Alexander Zubko

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How to improve local imports in React Native

Preventing those unmaintainable ../../.. in the imports.

Relative imports is a useful feature of any programming language. But at the same time when including something from "very far" it's good to be able to use some sort of an absolute import. Otherwise maintaining the whole structure during refactors can be time consuming and error prone and it's also just an ugly looking thing.

With the current JavaScript absolute imports are reserved for using the code from an NPM package. But what to do if we want to have some sort of an absolute import for the code inside the app?

Our options

So far I know 3 possibilities for that:

  1. Add extra package.json files to the main folders. This is kind of an old school way. It works because of some custom resolution logic in the metro bundler. But this method is definitely unknown to VSCode / ESlint / Flow etc. So the tools will freak out on the imports.
  1. Use babel-plugin-module-resolver. This is more or less popular way to do it currently. And there are workarounds for VSCode / ESLint / Flow to support this. But I don't like that each tool is needed to be configured / tweaked separately because of this, I'd rather stick to the method which has a 1 time setup and then everything just works.
  1. Make a symlink to the code inside node_modules folder. This emulates loading our code as is if it came from an npm package, which is a standard way for absolute imports, so all tools which can work with packages (and symlinks) will work with this setup seamlessly. So this is actually a way to "setup once - work with all tools" goal. Next I'll explain how to achieve it.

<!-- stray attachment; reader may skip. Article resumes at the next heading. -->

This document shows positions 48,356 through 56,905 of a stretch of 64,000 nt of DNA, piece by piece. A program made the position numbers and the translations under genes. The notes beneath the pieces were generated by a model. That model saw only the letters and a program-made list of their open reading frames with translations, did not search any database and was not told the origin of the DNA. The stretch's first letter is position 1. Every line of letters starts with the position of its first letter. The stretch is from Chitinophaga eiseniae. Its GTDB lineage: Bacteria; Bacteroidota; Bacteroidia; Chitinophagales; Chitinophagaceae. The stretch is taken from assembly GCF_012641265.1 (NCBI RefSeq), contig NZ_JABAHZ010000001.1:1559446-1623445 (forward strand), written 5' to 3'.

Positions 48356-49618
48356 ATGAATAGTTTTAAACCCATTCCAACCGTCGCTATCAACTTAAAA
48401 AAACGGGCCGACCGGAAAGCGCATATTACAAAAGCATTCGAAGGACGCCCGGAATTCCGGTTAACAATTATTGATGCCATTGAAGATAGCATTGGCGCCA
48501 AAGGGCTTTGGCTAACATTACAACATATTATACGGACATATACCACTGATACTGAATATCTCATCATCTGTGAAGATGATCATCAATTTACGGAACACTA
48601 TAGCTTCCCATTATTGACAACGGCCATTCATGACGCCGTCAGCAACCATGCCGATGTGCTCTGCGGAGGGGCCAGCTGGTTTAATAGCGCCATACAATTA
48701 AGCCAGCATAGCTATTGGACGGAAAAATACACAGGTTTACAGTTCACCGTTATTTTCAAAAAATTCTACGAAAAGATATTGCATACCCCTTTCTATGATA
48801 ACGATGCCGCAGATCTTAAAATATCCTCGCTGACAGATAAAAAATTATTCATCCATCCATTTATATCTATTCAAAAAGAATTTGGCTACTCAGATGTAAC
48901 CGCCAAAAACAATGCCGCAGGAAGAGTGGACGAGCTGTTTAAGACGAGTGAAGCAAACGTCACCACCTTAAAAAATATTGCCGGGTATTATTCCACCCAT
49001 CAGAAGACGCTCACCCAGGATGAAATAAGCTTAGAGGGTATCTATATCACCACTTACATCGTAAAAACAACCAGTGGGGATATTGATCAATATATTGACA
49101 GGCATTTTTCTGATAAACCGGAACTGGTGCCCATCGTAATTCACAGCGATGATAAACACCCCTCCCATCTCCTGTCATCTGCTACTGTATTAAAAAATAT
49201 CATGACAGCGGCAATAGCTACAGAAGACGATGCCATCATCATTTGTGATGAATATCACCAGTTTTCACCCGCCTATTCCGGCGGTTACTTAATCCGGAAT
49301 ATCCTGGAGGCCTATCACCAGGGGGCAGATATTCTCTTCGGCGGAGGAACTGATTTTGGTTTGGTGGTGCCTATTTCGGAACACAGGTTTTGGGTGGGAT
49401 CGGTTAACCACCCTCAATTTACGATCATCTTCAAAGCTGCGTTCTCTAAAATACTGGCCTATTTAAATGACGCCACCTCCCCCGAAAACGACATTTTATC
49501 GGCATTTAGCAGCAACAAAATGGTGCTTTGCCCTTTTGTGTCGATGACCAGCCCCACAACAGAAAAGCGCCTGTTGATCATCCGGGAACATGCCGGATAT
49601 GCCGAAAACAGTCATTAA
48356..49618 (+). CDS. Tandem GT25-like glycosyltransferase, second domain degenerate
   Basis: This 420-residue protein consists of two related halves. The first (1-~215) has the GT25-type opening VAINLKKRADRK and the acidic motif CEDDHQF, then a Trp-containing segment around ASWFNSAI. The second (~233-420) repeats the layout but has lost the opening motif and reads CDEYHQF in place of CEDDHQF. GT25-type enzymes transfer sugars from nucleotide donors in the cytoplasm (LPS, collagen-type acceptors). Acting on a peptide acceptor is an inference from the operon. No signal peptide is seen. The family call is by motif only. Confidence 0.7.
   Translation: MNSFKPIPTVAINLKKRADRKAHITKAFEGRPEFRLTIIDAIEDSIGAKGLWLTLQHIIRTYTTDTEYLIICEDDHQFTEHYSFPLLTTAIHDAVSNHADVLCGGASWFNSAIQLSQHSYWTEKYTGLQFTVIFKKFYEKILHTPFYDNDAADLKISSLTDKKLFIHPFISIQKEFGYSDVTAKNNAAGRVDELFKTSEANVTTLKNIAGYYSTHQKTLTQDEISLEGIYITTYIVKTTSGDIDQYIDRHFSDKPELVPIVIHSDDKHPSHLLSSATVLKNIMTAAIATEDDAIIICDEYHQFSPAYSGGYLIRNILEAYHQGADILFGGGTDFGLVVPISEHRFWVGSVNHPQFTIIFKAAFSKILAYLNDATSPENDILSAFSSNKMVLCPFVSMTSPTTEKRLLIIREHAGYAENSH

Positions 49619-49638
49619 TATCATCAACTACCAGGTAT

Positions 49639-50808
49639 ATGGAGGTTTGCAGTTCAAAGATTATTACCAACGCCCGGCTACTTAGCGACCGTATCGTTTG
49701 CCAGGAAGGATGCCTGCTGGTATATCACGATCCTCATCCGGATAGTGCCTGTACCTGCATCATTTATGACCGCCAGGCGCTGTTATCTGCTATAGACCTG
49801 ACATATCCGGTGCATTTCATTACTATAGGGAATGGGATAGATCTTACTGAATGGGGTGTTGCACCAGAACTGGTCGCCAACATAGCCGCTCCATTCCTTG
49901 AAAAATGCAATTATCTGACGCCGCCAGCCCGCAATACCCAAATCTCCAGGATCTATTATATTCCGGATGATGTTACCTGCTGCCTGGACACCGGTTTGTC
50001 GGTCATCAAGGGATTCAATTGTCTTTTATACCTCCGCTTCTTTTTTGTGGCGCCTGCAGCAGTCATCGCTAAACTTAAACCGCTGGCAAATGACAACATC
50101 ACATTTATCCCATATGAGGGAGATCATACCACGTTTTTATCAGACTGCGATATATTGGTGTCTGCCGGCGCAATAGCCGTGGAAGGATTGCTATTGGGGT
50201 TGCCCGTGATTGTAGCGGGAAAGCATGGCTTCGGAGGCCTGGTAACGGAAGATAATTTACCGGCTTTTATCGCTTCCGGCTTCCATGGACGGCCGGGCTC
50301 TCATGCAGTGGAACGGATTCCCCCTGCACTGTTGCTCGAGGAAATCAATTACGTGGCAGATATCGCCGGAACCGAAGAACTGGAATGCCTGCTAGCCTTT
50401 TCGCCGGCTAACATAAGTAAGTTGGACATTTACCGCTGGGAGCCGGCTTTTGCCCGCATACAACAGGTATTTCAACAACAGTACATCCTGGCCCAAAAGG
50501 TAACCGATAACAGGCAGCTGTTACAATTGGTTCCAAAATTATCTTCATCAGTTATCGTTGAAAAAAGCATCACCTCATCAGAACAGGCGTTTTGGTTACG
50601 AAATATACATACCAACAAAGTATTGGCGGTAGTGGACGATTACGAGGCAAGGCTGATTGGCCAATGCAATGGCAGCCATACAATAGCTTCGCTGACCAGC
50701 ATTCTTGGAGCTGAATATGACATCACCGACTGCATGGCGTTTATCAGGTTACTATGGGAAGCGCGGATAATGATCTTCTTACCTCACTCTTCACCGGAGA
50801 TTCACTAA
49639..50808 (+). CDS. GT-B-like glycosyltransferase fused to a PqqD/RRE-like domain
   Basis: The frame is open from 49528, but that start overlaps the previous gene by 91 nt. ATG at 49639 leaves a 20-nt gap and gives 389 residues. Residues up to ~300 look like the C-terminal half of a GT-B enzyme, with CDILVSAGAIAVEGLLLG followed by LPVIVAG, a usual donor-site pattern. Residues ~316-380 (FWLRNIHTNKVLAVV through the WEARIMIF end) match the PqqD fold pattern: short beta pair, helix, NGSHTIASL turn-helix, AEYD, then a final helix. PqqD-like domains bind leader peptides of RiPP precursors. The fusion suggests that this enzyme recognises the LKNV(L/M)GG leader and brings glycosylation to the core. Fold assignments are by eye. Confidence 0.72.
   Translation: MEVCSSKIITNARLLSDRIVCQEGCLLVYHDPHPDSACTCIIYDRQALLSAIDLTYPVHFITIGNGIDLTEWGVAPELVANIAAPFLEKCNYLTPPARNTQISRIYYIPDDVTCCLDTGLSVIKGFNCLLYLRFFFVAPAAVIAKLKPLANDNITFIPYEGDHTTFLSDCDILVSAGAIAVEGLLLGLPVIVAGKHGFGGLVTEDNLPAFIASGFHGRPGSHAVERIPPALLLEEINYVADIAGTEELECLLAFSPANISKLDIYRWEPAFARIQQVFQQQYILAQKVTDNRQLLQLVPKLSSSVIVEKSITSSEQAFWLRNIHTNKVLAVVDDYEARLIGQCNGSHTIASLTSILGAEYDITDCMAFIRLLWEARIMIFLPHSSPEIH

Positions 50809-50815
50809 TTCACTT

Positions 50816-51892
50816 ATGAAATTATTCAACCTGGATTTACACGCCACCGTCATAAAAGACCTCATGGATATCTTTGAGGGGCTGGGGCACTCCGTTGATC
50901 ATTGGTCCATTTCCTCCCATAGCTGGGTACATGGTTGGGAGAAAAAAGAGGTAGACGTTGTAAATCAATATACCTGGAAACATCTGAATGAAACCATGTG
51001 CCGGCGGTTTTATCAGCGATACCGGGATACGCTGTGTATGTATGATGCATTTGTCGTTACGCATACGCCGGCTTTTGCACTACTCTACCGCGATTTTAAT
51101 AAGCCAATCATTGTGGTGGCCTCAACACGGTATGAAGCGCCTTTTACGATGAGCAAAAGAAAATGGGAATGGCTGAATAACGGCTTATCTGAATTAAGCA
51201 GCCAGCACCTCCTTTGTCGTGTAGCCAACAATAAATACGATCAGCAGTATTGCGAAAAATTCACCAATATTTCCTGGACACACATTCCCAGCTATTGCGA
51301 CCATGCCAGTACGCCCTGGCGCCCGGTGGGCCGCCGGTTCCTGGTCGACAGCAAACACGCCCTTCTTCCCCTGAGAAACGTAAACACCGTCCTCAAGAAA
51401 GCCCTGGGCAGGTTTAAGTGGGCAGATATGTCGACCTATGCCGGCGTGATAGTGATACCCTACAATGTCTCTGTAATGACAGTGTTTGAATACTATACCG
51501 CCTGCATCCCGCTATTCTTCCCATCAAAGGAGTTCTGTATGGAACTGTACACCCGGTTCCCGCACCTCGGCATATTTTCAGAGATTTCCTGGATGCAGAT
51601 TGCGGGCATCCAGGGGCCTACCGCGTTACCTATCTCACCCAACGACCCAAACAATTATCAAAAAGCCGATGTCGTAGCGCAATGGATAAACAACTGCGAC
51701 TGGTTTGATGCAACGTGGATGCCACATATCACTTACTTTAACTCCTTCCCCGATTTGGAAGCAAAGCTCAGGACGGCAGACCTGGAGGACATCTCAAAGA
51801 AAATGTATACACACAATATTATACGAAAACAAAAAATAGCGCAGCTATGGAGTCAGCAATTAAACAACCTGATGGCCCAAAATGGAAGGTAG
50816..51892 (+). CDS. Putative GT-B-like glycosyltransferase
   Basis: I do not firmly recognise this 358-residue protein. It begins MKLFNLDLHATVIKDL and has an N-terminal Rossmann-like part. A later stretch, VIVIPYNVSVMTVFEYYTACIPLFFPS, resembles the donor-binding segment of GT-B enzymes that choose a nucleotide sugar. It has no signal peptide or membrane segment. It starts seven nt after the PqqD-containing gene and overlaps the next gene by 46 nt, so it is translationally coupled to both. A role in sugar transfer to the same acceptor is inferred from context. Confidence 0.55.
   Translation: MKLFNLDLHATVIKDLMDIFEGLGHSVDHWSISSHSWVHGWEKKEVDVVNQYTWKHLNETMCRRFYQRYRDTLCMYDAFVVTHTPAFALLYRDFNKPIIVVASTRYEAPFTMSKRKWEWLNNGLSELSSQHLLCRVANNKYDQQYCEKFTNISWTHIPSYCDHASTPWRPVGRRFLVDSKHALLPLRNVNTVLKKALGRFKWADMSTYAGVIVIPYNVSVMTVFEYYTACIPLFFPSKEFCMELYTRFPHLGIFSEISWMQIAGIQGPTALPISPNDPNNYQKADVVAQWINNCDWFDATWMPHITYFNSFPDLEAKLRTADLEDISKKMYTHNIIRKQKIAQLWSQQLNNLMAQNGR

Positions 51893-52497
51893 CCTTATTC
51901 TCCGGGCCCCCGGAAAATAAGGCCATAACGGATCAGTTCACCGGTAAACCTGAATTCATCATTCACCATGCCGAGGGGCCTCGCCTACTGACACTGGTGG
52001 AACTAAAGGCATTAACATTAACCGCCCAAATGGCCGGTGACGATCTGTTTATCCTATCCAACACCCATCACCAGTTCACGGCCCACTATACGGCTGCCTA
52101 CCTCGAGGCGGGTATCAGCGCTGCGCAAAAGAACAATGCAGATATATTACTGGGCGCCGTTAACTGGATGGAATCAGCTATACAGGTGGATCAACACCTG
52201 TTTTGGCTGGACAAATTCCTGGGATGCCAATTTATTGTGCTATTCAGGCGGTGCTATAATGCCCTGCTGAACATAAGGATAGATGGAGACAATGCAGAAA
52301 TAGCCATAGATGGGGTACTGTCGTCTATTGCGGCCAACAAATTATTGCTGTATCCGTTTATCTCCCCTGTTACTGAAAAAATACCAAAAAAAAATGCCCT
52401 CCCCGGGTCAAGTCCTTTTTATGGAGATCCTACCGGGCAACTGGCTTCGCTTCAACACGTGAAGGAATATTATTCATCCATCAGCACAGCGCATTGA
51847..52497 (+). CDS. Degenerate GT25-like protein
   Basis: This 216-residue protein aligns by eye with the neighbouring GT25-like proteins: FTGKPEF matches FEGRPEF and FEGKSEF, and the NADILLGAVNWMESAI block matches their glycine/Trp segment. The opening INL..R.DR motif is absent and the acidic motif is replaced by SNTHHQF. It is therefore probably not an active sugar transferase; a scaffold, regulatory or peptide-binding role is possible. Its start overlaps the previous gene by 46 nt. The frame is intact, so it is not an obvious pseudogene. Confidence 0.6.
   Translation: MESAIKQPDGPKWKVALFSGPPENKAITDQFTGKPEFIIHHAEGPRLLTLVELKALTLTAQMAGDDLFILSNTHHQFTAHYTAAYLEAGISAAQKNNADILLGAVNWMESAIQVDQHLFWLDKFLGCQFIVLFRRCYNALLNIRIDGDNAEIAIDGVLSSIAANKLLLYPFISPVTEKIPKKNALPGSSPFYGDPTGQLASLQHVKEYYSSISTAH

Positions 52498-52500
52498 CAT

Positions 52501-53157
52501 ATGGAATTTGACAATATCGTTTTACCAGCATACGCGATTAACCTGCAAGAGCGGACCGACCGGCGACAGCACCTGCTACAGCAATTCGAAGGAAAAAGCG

The symlinking part

In a nutshell we just need to cd to node_modules and to ln -s some link there. But we need to automate that, to have the same setup for all developers, CI machines and ourselves after some rm -rf node_modules.

NPM's preinstall and postinstall hooks come in handy here. And it's nice to use Node/JavaScript since every engineer working with RN knows the language, right?

CLICK ME to see the whole script

view raw link_folders.js hosted with ❤ by GitHub


This looks much longer than .. ln -s ..! It's true, but some RN developers can be on Windows, so for them terminal commands won't work so easily and it nice to show some echos in the process to make it visible what is happening.

It's good to notice that NPM sets the npm_lifecycle_event env var before calling a script, so we can avoid passing the params to it. And to make it work we just need to add these steps to package.json:

  ...
  "scripts": {
    "preinstall": "node ./scripts/link_folders.js",
    "postinstall": "node ./scripts/link_folders.js",
    ...
  }

... OK, but why do we need preinstall?

Ideally one postinstall should be enough. But there was a strange issue with Yarn. It would delete the contents of symlinked folders found in node_modules. Yarn developers reported this issue fixed and then it came again, but looks like it only deletes the folders for the symlinks starting withΒ @.